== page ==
Another essay by Margaret Litvin outlines the growing interest in Arab-themed performance in post 9-11 America and the opportunities it affords Arab artists to present increasingly nuanced and specific work. Arguing that although the demand for exchange opens up the possibility of Orientalising or commodifying Arab culture, it has also been seized as a space for Arab artists to wrest back control of their own narratives in front of increasingly larger audiences.
Zeina Daccache discusses her boredom with the incestuous theatre scene in Beirut that seemed to be about artists performing only for themselves and her move to take the work to the average person in society, producing theatre in Lebanese recovery centres and prisons. Her goal: to build a bridge between those creating theatre on the inside of the prison walls with an outside population that is normally removed and ill informed, creating a communal experience that is not out of reach for prisoners. She recounts the difficulties she faced creating the work in Beirut and the advocacy she and the prisoners did for the implementation of a reduced sentence law through their theatre activities. She asserts that even she felt ready to give up - after being ground down by successive layers of bureaucracy - the inmates insisted that theatre gave them hope where there was none.
The phrase "Doomed by Hope" came from a speech Wannous gave for World Theatre Day in 1996 lamenting the deplorable state of theatre and the individual at the hands of globalisation. Despite great economic and technological advances, culture and theatre seemed to benefit the least and even regress, he asserted. Yet the phrase also reflects his commitment to holding fast and investing in the power of theatre to steer us towards better self-identification and articulation. Aptly reflecting the state many practitioners in the Arab world find themselves in when making theatre that moves, motivates, engages and empowers in inhospitable climates, Doomed by Hope, and the corresponding ongoing International Theatre Series seeks to provide a way forward, a call of engagement and responsibility on the part of individuals in building their own societies in the image of what they aspire to, as opposed to what's been forced upon them.
Which brings me back to the question of which Beirut I ended up in when I arrived to participate in this theatre series. The Homeland version or my idealised one? The answer is a hybrid of the two popular imaginings. Cafes and bars line the streets, filled to capacity with ultra-hip young Lebanese dressed in the latest French designs. There is a spirit of openness unlike other Arab capitals and women move freely, dressed as they please, without fear of harassment. The ever-present azure blue of the water meets the stunning sky lines, Ottoman architecture lends a sense of wonder, and abandoned mansions are turned into new art spaces where ideas are debated and reconfigured. But in this Beirut, city parks are closed and outdoor public space is limited to commercial spaces, namely shops and restaurants, which are inaccessible to many. Class lines are heavily pronounced, making it nearly impossible to get a sense of the lives of many of the city's inhabitants. In this Beirut, the electricity cuts out for three hours a day a day, internet service comes and goes, and hot water is often a luxury. This serious lack of infrastructure, coupled with crippling city traffic, makes daily activities arduous, especially on any sort of deadline.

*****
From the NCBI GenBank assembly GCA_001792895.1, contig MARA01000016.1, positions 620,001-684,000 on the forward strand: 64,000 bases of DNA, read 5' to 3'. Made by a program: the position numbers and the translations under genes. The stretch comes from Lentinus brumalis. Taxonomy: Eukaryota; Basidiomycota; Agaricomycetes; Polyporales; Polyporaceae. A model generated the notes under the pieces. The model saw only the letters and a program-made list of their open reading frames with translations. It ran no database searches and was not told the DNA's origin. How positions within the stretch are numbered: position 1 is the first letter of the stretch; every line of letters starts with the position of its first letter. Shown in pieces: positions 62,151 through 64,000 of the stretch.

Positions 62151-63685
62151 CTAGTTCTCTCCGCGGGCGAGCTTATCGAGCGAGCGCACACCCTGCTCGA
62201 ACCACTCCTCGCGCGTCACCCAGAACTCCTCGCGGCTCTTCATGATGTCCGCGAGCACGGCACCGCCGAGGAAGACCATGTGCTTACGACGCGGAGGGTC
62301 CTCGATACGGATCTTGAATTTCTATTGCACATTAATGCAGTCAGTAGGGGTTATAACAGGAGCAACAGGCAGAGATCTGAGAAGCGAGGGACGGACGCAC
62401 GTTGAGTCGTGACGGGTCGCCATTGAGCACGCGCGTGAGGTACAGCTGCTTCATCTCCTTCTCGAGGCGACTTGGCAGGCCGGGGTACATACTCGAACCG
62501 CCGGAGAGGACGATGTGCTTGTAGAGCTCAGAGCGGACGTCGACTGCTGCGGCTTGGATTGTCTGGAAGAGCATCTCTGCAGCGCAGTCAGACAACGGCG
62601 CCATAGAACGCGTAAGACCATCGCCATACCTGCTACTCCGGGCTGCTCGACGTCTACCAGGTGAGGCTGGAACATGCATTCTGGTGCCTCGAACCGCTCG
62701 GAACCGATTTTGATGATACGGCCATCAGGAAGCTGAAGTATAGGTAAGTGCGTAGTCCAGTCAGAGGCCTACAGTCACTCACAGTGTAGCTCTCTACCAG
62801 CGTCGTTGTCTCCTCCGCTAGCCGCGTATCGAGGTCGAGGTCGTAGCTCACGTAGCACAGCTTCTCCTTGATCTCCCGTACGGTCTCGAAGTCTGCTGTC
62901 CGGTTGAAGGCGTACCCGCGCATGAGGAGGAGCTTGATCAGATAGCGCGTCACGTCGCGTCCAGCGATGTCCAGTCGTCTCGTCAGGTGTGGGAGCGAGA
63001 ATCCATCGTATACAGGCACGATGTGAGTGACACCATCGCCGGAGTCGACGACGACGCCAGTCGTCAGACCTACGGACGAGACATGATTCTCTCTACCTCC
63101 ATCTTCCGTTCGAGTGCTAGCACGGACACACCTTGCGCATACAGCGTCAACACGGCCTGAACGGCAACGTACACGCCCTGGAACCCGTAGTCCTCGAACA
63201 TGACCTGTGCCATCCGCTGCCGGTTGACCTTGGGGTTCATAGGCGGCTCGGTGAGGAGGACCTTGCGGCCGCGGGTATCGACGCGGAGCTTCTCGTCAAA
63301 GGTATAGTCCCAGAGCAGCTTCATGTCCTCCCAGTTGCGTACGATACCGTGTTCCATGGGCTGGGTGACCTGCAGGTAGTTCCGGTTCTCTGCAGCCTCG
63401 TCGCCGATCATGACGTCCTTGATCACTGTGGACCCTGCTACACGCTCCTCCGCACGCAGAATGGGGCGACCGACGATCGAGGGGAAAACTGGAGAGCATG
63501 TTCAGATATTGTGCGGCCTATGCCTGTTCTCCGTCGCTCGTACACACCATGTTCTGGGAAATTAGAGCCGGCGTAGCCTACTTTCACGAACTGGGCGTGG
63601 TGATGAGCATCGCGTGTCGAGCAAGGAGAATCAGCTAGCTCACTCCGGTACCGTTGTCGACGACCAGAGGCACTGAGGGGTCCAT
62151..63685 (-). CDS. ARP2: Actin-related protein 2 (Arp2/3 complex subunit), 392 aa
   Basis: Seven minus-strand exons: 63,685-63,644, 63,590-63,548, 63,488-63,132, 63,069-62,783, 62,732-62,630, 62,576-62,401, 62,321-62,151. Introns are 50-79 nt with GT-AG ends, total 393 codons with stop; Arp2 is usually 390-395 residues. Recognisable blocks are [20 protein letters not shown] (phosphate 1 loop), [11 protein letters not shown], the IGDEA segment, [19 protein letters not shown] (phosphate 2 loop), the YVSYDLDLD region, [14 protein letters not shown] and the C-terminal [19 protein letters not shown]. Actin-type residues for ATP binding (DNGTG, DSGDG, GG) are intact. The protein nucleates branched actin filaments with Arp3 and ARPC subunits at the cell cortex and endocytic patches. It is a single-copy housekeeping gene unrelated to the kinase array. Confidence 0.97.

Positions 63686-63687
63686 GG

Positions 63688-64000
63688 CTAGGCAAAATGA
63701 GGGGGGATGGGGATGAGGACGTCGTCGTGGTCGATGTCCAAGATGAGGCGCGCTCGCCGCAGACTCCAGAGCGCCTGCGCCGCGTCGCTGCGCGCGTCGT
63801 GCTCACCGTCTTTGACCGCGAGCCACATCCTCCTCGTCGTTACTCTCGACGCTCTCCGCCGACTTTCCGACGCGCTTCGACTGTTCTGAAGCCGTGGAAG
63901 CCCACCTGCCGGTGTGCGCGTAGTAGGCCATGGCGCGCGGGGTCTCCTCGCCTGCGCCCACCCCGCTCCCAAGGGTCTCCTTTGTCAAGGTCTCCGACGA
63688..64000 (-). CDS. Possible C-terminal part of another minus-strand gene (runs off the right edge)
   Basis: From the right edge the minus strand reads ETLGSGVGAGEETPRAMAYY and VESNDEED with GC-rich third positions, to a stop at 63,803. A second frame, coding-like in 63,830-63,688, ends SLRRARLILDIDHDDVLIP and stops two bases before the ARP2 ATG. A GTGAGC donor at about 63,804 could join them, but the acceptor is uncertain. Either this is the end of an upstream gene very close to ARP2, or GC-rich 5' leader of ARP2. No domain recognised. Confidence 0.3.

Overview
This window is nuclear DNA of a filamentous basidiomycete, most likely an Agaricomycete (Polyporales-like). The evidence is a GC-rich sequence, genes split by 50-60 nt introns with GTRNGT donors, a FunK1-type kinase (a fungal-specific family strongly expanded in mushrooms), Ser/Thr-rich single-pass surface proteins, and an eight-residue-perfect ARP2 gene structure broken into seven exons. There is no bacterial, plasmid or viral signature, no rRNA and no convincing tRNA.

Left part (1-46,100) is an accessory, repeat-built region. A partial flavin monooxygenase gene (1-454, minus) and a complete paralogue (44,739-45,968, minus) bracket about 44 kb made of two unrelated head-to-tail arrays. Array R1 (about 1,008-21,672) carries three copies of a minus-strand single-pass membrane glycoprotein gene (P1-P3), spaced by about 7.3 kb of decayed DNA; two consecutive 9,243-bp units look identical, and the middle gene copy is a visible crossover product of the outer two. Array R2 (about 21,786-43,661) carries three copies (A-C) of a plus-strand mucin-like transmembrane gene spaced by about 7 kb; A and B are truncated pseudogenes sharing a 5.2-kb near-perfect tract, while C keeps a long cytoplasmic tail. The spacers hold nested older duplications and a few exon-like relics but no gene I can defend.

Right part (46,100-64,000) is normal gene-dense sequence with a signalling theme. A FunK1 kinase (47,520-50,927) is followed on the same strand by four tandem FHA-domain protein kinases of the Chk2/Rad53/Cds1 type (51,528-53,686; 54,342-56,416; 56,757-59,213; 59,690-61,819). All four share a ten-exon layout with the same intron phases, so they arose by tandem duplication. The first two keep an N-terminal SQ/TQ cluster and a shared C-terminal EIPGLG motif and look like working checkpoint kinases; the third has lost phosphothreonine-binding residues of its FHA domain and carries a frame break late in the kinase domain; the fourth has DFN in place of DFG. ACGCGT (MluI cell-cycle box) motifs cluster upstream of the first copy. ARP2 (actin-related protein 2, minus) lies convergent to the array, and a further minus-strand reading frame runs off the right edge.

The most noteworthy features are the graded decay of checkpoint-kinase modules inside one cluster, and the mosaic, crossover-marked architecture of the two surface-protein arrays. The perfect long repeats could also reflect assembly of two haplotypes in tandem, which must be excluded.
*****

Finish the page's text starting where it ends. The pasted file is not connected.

The inhabitants of this Beirut say, "Take it easy, there isn't much we can do about things, it's not so bad after all". And I understand, with all of these internal challenges, why the beautiful distractions of the city and this go-with-the-flow attitude are so readily embraced by those citizens who have the privilege of adopting them. But I can't help but feel Masrah Ensemble has set itself an arduous task basing its operations in this Beirut. Or maybe it makes perfect sense, that this Beirut needs theatre most of all.
Jennifer Jajeh is a writer, performer and independent filmmaker from San Francisco. She is currently in her fifth year of touring her one-woman show, I Heart Hamas: And Other Things I'm Afraid to Tell You.